The NBA really began officially evolving and enforcing their Anti-Drug policy in the mid-1980’s. That’s why you see more of the drastic suspensions during that decade. Specifically, four players were banned across the 1985-86 and 1986-87 seasons. Starting in January 1986 when John Drew became the first player banned for life under the NBA’s anti-drug contract, The next month Micheal Ray Richardson of the New Jersey Nets was banned permanently after three violations of the league’s drug policy then in January 1987 Lewis Lloyd and Mitchell Wiggins of the Houston Rockets both received significant suspensions.

A few years later, players like Roy Tarpley and Richard Dumas struggled to stay within the NBA’s guidelines and were suspended multiple times before finally being banned. In 1991, both Tarpley and Dumas were suspended violating the NBA’s substance abuse policy.

Tarpley was reinstated two years later in 1994 but then was permanently banned (again) from the league again in 1995 for using alcohol. Dumas took a similar path. He was again suspended in 1993 after he tested positive for a banned substance and failing to participate in a drug rehabilitation program. Like Tarpley, Dumas was reinstated in 1995 but was also banned for violating a clause in his contract which prohibited him from consuming alcohol. Tarpley passed away at the age of 50 from liver failure.

Unfortunately, players that have been banned or suspended historically have greater odds of returning to the NBA even when they’re reinstated. That’s further emphasized if you consider that the average NBA playing career in five years. Sitting out 2-3 seasons not only is a huge detriment to your physical abilities, but players come back with a reputation. Take, for example, players like Mayo and Mitch McGary both of whom never got back onto the NBA court. Stanley Roberts, Darius Miles and Larry Sanders played one more season after their suspensions. Four time NBA All-Star Richardson ended up playing the rest of his career in Europe.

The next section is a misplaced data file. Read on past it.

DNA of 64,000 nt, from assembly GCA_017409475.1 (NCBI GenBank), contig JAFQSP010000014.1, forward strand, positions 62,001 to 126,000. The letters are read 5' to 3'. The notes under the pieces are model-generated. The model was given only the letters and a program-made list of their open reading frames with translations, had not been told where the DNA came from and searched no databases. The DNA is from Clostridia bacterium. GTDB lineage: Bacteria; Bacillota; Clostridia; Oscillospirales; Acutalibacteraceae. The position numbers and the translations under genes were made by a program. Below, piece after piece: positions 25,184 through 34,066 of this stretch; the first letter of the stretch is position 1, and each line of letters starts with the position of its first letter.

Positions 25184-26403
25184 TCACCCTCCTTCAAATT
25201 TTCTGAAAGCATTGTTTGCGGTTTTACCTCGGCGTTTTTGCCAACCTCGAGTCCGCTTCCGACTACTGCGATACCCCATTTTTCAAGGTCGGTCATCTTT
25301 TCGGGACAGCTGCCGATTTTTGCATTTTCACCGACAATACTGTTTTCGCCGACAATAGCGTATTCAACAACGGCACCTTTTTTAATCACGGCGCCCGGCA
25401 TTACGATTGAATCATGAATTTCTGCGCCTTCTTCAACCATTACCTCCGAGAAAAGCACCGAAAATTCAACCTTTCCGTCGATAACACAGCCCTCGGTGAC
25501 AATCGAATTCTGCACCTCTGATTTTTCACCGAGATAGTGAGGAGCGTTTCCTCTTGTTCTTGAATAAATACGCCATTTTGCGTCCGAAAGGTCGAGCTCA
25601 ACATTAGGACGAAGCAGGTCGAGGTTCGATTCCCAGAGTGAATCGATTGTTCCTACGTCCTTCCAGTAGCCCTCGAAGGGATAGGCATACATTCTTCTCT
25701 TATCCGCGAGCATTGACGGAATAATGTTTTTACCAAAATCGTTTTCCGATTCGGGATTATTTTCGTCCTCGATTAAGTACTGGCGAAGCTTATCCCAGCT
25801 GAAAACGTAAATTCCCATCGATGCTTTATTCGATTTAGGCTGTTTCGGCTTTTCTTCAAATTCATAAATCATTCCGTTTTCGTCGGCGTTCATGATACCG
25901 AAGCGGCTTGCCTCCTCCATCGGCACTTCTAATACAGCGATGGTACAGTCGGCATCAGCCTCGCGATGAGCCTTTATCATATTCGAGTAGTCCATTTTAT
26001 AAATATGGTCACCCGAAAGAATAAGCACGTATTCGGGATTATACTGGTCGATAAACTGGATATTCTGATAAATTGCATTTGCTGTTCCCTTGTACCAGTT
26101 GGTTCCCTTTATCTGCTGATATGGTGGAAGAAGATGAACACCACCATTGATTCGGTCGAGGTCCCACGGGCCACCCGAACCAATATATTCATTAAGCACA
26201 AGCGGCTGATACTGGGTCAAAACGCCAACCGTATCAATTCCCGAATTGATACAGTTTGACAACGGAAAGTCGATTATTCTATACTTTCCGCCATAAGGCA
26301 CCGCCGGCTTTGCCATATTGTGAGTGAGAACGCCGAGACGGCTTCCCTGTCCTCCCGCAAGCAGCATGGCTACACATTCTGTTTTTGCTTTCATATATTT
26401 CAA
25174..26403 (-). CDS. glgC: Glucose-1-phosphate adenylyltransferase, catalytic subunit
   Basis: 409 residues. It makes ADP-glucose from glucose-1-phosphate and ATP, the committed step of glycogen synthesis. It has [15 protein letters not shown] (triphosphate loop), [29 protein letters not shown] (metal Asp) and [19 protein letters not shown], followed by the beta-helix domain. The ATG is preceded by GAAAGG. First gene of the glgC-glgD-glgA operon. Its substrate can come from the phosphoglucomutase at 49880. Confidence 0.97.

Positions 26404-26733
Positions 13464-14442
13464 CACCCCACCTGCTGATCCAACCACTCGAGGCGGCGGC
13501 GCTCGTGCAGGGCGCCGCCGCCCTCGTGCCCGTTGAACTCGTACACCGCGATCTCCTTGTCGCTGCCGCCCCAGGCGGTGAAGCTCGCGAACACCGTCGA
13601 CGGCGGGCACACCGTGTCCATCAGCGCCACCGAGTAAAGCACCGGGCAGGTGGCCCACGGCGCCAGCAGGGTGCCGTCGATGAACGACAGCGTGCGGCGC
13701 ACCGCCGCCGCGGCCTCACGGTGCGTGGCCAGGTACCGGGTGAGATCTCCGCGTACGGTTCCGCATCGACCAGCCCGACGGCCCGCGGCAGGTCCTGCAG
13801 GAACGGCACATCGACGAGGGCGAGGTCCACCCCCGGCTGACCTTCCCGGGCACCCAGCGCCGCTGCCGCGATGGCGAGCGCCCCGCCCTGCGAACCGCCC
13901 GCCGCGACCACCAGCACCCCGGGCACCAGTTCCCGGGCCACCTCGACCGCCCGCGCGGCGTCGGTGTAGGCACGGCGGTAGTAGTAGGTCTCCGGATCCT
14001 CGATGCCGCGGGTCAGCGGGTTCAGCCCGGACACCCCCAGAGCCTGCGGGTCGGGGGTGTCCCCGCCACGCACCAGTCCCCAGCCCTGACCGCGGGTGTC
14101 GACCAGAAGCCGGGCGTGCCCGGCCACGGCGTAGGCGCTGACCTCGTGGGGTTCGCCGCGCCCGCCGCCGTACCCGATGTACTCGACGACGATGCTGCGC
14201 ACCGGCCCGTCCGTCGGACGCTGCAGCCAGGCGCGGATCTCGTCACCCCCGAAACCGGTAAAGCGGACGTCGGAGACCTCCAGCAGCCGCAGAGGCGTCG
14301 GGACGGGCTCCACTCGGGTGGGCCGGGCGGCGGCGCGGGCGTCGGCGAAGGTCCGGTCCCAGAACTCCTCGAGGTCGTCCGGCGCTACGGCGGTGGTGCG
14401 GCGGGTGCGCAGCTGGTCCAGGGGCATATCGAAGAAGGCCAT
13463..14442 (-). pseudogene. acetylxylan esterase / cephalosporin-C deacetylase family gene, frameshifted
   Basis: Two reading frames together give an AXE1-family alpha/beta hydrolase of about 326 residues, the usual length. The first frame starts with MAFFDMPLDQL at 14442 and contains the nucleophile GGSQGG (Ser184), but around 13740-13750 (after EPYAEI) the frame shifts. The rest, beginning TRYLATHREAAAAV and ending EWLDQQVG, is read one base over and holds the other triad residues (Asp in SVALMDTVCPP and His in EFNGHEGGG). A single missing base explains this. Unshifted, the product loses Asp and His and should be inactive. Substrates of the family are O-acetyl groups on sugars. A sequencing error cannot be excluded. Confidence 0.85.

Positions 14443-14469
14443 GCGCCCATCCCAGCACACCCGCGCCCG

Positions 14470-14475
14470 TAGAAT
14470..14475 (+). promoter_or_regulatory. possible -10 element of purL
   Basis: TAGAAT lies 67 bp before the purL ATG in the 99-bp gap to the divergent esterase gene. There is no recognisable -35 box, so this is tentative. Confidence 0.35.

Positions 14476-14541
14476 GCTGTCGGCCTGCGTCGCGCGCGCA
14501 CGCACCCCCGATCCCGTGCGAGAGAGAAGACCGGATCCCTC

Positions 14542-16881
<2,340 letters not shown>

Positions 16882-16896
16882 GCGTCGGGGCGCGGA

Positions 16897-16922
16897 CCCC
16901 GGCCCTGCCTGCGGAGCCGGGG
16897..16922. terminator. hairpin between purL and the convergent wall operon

The NBA/NBPA Adjusts Anti-Drug Policy for the Times

Since the spate of banned-for-life suspensions in from 1986-1991, the NBA’s Anti-Drug agreement has evolved with the times; from a relatively strict reading of the policy to a case-by-case basis with a deeper understanding of the different categories and severity. That’s because the times (and the drugs) have changed. Not only is the use of recreational marijuana becoming legal throughout the country, but there’s also phentermine and dehydroepiandrosterone. Those new categories of drugs of abuse and performance enhancing steroids requires a different eye. In other words, it’s no longer just cocaine problem impacting half the league.

An example of how the league has evolved on their stance, here’s what current and former NBA commissioners had to say about marijuana

“My personal view is that (marijuana) should be regulated.” Silver said. “In the same way that other medications are if the plan is to use it for pain management.” And here’s former NBA Commissioner David Stern “I’m now at the point where, personally, I think it probably should be removed from the banned list.” Stern told Al Harrington on Uninterrupted.

We know that posts like this can be viewed as a completely negative view of the league, so we’d like to give big respect to the NBA players, the vast majority of whom understand what’s acceptable and not acceptable under the policy. In the 1980’s and 1990’s, it seemed as if it was a indefinite ban from the league or nothing. Today, it’s more likely that if a player is suspended it’s for a handful of games than a life sentence.

To learn more about the NBA’s Anti-Drug Policy, the history and thresholds, go here.